It's always disheartening when a star portfolio manager packs up and leaves a fund. But when he does so with no warning and no explanation, that really raises a few eyebrows. Such was the case with First Eagle fund manager Charles de Vaulx, who announced two weeks ago that he was stepping down from his post at four First Eagle funds (First Eagle Global, Gold, Overseas, and U.S. Value).

It would appear that his announcement even caught the funds' advisory firm, Arnhold and S. Bleichroeder, off guard. The firm has said it can offer no further insight into the reasons behind de Vaulx's hasty departure. Apparently no one even knows if de Vaulx, who is French, is still in the country or not. Now of course, it would be all too easy to imagine all kinds of Hollywood-style scenarios to explain de Vaulx's move -- running from the mob, recruited into a top-secret counter-terrorist organization, snatched up by aliens -- but the harder part is deciding what effect his departure has on the First Eagle Funds he leaves behind.

Out of retirement
After likely picking their jaws up off of the floor, officials at the advisory firm announced that the funds' former longtime manager, Jean-Marie Eveillard, will come out of retirement to run the four funds until a permanent replacement can be found. Eveillard served as portfolio manager for each of these funds from the time they started until December of 2004, when de Vaulx took over. While many no doubt welcome the return of Eveillard, he has made it clear that he's only stepping in temporarily, and won't stay more than two or three months on a full-time basis.

Three good funds ...
Under Eveillard's management (and to be fair, de Vaulx had been on board each of these funds as co-manager for several years before Eveillard retired), three of the funds have managed to amass pretty decent track records (Global, Gold, and Overseas). Unfortunately, these funds are closed to new investors, so the question becomes one of whether current fund holders should sell based on this recent management change. 

The problem with manager departures of any kind is that once a manager leaves, the fund's past performance, whether good or bad, likely matters  very little in predicting how the fund will perform in the future. In the case of the First Eagle Global, Gold, and Overseas funds, the funds' entire performance history was based on the stock-picking skills of Eveillard, and then de Vaulx. With both of these managers soon to be out of the picture, a brand new manager, likely an analyst or team of analysts at First Eagle, will need to step up and fill the void. And even if these individuals have a vast amount of experience, they likely don't have an established history of making portfolio management-level decisions for any of these funds, which means that you can pretty much kiss the funds' prior track records goodbye. I'm not saying a new manager couldn't do as well as or even better than Eveillard or de Vaulx: I'm just saying the funds' favorable performance shouldn't factor into whether or not investors decide to hold on to their shares once a new successor is named, because that performance doesn't mean much anymore.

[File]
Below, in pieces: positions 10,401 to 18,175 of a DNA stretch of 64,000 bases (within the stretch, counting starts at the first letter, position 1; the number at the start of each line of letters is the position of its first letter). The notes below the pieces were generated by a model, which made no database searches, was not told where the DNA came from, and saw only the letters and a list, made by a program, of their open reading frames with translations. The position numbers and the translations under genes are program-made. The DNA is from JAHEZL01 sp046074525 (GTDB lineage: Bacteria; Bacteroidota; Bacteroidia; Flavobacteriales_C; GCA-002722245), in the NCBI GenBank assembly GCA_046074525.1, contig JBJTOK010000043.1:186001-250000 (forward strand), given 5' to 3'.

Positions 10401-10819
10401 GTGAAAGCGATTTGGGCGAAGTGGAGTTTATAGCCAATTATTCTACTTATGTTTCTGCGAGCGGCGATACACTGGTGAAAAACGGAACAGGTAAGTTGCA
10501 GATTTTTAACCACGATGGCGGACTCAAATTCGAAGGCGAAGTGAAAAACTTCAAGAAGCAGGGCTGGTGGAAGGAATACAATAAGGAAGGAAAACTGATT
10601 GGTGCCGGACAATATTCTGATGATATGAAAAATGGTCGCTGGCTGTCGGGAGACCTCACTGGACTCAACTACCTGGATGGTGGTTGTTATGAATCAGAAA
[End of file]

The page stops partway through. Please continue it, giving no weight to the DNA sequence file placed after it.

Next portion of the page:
... and one not so good fund
The one fund affected by de Vaulx's departure that is still open to new investors is the fund that Foolish investors should most avoid. The First Eagle U.S. Value fund has been around for a little more than five years, and employs the same value-oriented, all-cap approach as the Overseas and Global funds. Its top holdings include Costco (NASDAQ:COST), Blount International (NYSE:BLT), and Apache (NYSE:APA). The main fault I find here is that this fund routinely holds insane amounts of cash. Now, 36% of the fund's assets are sitting in cash. At one point in 2005, cash holdings made up almost half of fund assets! If you are paying a fund manager to invest your money in stocks, there is no reason why a third or more of your money should be parked in cash. You can do that on your own, minus the management fees.

Time to leave the nest
Ultimately, I think the time has come to kick these four First Eagle funds out of the nest. Unfortunately, investors have lost a good manager in de Vaulx, and once Eveillard heads back into retirement, they will (again) lose another. If any of these funds had been managed by a team instead of one single portfolio manager, investors could be more confident that the investment process would remain consistent. Alas, that is not the case. Knowing when to sell a fund is just as important as knowing when to buy one. And when your fund manager has made a sudden run for the door, there's a pretty good chance that the time to sell is now.

To learn more about how manager departures affect you, take a free look at the Fool's Champion Funds newsletter. Fool fund expert Shannon Zimmerman not only recommends funds but also tells you when it's time to say goodbye to them. Learn about the best mutual funds you can buy when you start your free 30-day trial today.

Fool contributor Amanda Kish lives in Rochester, N.Y., and thinks that if she can still hear the grinding noise made by her car, the radio isn't loud enough. Amanda does not own shares of any of the companies or funds mentioned here. Costco is a Stock Advisor pick. The Fool has a disclosure policy.